If you are controlling the amount of carbs you intake for fat loss purposes, taking them in pre and post workout are great options. If your body does not recover from your training, not only will this effect your future workouts but also your ability to build/keep muscle, which will slow your metabolism making fat loss more challenging. The sooner you can feed yourself after training, the sooner your body can start repairing the damage and building new tissue.
Yes, the body can create needed glycogen out of protein, but it is an inefficient process and not ideal for recovery, growth, or even maintenance as it will break down muscle tissue as part of the process. (If you are on an extremely low carb or ketogenic diet, that’s a topic I will cover in an upcoming article) Fats consumed immediately post workout can slow the digestion and uptake of protein and carbs so it would be better to stay with low fat food choices, at least for that first post training meal.
A very popular and effective option for the serious trainee is the post workout shake. This can be a quick and easy way to give yourself needed nutrients, especially if you won’t be able to eat a solid meal for some time. Having a fast acting protein source like whey hydrolysates will almost immediately feed your muscles, bypassing the normal time frame it would take for digestion and absorption. Combining this with high glycemic, fast acting carbs to trigger an insulin release for faster and better uptake of glycogen and other nutrient into the muscle will really maximize your nutrient replenishment and therefore recovery. This is a great option if you will do multiple workouts within a day (like an MMA fighter or triathlete) or your training is so long as to have pushed you past an ideal eating time window.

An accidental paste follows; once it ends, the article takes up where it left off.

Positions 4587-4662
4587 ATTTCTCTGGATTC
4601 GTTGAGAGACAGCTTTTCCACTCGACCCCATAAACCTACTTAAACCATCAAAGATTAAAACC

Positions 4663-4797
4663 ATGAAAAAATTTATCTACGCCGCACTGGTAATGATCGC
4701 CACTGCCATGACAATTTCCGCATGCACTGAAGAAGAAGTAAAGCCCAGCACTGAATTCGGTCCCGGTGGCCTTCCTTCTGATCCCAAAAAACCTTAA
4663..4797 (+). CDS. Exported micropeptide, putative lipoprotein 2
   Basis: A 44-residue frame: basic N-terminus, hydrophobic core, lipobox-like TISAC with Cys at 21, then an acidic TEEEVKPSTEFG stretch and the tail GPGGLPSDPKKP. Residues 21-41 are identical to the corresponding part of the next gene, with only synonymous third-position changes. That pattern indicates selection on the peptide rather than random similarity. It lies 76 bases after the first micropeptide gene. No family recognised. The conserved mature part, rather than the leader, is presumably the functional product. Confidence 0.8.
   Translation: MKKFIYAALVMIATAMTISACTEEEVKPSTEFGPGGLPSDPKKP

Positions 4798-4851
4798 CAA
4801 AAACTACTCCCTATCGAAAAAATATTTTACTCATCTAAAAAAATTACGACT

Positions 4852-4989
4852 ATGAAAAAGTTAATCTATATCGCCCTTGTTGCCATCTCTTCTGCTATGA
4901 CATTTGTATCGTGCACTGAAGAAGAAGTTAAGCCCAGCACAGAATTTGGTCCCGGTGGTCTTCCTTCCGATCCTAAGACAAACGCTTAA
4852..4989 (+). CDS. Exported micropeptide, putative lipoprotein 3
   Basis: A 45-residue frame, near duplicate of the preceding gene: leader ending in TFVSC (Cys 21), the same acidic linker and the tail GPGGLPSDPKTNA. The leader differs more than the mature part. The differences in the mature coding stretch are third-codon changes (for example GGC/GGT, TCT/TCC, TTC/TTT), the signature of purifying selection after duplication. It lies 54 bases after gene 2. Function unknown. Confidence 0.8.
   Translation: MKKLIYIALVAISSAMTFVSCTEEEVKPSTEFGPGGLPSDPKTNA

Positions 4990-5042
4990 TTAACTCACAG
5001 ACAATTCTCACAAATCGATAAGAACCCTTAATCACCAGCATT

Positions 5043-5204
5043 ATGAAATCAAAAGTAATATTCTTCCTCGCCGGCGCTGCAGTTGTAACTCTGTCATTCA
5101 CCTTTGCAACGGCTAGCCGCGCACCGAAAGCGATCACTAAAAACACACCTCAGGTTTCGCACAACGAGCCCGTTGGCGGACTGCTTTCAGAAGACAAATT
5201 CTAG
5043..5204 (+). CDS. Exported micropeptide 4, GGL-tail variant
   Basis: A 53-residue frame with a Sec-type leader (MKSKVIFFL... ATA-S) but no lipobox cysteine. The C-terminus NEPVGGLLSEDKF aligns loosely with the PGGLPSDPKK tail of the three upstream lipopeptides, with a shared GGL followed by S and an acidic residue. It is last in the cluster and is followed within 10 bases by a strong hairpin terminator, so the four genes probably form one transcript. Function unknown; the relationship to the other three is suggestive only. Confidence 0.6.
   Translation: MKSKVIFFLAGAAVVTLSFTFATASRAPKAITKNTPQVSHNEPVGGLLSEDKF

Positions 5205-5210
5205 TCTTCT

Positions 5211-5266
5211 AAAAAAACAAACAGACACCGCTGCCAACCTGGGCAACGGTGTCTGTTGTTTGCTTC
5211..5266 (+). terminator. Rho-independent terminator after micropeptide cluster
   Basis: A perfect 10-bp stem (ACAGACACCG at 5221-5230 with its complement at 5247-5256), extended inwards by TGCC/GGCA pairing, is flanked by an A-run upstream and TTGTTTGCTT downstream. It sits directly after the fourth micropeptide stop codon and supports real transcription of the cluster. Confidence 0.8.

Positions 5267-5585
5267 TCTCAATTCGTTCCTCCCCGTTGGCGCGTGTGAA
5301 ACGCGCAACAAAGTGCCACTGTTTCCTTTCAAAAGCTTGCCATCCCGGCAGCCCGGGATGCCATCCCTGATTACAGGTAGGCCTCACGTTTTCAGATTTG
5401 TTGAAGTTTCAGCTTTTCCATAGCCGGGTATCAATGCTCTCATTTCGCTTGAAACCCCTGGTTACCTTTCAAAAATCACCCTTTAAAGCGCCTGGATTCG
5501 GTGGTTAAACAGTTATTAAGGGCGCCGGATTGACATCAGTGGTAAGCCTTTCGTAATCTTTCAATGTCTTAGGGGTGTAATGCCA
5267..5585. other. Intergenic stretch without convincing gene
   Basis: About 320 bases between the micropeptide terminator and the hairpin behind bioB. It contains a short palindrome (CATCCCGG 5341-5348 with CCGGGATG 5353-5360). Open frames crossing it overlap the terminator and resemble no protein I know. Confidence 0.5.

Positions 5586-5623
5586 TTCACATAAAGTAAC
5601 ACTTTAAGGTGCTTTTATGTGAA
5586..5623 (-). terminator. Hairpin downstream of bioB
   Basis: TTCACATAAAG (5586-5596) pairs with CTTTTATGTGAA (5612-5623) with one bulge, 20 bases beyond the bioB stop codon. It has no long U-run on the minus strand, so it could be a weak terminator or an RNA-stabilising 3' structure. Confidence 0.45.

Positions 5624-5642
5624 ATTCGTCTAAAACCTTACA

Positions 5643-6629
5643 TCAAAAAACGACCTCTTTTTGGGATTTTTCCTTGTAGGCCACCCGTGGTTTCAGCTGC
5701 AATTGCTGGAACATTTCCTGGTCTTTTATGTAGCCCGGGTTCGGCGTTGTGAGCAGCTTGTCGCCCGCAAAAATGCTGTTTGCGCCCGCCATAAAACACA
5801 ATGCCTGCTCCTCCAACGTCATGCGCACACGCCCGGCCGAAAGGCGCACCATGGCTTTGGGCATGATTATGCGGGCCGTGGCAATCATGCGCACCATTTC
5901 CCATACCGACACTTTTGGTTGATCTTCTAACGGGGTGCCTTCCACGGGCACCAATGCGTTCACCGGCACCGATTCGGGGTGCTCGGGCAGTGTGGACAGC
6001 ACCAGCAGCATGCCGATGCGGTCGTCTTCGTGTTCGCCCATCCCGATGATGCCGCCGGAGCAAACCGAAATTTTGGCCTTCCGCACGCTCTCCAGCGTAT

Here’s a basic breakdown of some post workout options:
Post Training Meal (20-30 minutes after workout)
Lean Protein: chicken, fish, egg whites
Fast Digesting Carbs: White rice, white potato, rice cakes, melon, banana, etc. (can use high sugar options during a bulking phase – just keep them low fat)
Post Workout Shake: Whey Isolate or Whey Blend plus fast digestion carbs (can be part of a shake or eaten)
Post Training Meal (60-90 minutes after shake)
Protein: chicken, fish, lean steak
Medium or Slow Carbs: red potato, sweet potato, brown rice, black beans, etc.
Option 3: (for low carb or keto dieters)
Post Workout Supplements: Bcaa’s, creatine, L-glutamine (for glycogen replenishment in the absence of carbs)
Post Training Meal: (30-60 minutes after training)
Protein: chicken, turkey, fish, steak, eggs,
Fibrous Carbs: broccoli, greeen beans, mixed veggies, leafy green salad, etc.
Fats: EVOO, avocado, walnuts, almonds, coconut oil, hard cheese, etc.
If your goal is to get the best possible recovery and growth, then your post workout nutrition needs to be consistently optimal. If it isn’t, you risk not getting all the results that you earned with your hard training. Progress can often be slow at best, especially as you become more advanced. Make sure that you are getting the best possible progress by using your post workout nutrition to give your body the nutrients it needs the most during the time it can best utilize them.
Photo: C. Redd